In the northern part of Hirado Island, stone scrapers from around 20.000 years ago were excavated. During further excavations some stone tools were found in a 100.000 year old soil layer. That makes them one of the oldest items found in Japan. Further investigations would be necessary but it suggest that people crossed over into Japan in this area.
From the 7th to the 9th century the Japanese government sent embassies to Tang China to study Buddhism Among the monks was Kobo Daishi (aka Kukai) , founder of esoteric buddhism in Japan. He stayed in Hirado in 804, before making the voyage to China. A statue commemorates his departure. It is said that upon return he performed the first esoteric buddism rite in Hirado, where Saikyo-ji temple is now located.
The 8th generation of the Matsura family, Minamoto no Hisashi, is appointed head of the tax and government outpost in the matsura region and changes his last name to Matsura. His direct descendants gradually expand their rule over the area, especially from the 12th century onwards.
By the mid-16th century Toyotomi Hideyoshi recognises them as rulers of the Hirado domain: the northern half of current Nagasaki prefecture and Iki Island. Their lineage still continues and you can admire their family collection in their former mansion; the Matsura Historical Museum.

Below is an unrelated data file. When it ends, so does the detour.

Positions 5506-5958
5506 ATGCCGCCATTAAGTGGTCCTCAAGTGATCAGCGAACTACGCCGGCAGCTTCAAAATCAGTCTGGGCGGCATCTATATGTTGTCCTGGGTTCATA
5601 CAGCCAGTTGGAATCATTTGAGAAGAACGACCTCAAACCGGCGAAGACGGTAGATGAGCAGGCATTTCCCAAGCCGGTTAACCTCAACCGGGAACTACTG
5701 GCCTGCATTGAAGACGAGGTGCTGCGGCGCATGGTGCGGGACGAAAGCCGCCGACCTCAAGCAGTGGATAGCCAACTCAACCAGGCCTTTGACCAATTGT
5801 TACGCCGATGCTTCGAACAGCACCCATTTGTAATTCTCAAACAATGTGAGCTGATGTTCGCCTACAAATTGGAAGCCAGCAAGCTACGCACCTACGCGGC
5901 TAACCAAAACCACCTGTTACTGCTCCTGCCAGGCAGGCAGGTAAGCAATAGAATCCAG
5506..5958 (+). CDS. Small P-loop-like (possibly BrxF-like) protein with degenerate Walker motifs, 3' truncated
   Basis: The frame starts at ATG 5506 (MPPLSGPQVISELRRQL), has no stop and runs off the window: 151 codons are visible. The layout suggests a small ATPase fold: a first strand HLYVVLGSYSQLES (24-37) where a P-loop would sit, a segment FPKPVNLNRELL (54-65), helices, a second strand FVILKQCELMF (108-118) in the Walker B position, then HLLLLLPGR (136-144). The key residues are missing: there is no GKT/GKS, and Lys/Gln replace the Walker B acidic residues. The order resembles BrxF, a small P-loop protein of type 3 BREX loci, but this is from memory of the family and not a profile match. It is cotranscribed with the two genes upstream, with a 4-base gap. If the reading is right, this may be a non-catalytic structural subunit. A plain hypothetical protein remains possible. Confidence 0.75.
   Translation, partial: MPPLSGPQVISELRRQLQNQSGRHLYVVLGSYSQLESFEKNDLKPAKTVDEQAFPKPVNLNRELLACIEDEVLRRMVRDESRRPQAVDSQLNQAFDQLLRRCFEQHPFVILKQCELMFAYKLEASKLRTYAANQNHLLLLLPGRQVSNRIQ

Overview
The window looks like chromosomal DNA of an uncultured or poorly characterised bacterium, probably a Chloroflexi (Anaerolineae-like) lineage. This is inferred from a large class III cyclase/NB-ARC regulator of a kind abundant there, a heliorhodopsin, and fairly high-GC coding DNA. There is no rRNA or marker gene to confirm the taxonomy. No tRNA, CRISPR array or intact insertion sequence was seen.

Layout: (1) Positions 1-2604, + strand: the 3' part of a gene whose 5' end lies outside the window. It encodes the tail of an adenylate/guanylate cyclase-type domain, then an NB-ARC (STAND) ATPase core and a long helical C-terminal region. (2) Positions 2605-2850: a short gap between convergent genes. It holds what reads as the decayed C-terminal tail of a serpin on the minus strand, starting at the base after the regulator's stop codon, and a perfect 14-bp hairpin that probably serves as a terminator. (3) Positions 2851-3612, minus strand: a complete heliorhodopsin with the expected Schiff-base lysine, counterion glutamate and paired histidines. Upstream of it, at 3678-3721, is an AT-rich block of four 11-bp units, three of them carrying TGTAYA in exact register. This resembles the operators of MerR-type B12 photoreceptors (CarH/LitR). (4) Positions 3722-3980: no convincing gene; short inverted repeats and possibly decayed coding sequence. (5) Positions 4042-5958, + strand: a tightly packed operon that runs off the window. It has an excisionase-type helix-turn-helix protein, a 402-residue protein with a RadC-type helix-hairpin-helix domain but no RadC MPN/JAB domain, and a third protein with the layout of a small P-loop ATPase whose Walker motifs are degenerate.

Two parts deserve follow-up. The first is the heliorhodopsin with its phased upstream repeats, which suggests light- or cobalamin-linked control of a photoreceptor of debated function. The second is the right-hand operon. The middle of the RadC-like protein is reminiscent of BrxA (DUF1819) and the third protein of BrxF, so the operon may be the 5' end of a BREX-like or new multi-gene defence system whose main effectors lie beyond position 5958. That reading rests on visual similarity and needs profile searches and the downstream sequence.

Eisai is a famous monk who introduced Zen buddism to Japan. He returned from his studies in China in 1191 and landed in Hirado. He was given a building to perform his zen meditation, which was the first Zen temple in Japan. It was named Fushun-an. He also planted here the first seeds of the tea plant and taught how to make macha tea. The temple was later enlarged and renamed Senko-ji, which you can still find in Hirado. A small tea plantation also remains.
1200 -1350 AD
When rule over the area was still contested by several local families, many pirates were active in the area. People from the Hirado-Matsura area and from the Goto, Iki and Tsushima Islands raided the Korean coastline. Their activities declined around 1350.
In the 15th century the Matsura family was granted the right to trade with Ming China. Around that time piracy, or illegal trading, increased again. but this time the groups were mainly based in China. In the 16th century some Chinese traders established themselves in Hirado.
After illegal trade and piracy increased in China, a network formed under the leadership of Ochoku. Ming China tried unsuccesfully to expel this group from its coast. In 1541 the wealthy Ochoku seeked to trade in more official ways with Japan and set up base in Hirado with the help and protection of lord Matsura. Many chinese traders established themselves in Hirado, which led to a flourishing international trade between Hirado and China.
Ochoku's trading ships controled a large part of the seas between Japan and Vietnam. By request of lord Matsura their ships brought a Portuguese ship from Macao to Hirado. The Portuguese set up their trading base in Hirado. In exchange for the knowledge of gunpowder the Portuguese got permission for Christian missionary work in Hirado. Lord Matsura did not convert but ordered his subordinates to do so. In Hirado the Portuguese introduced many new things like bread, sugar and tabacco to Japan. Arguments over Christianity and trading led to the end of Portuguese trade in 1565. A statue in the harbour currently commemorates the place of landing.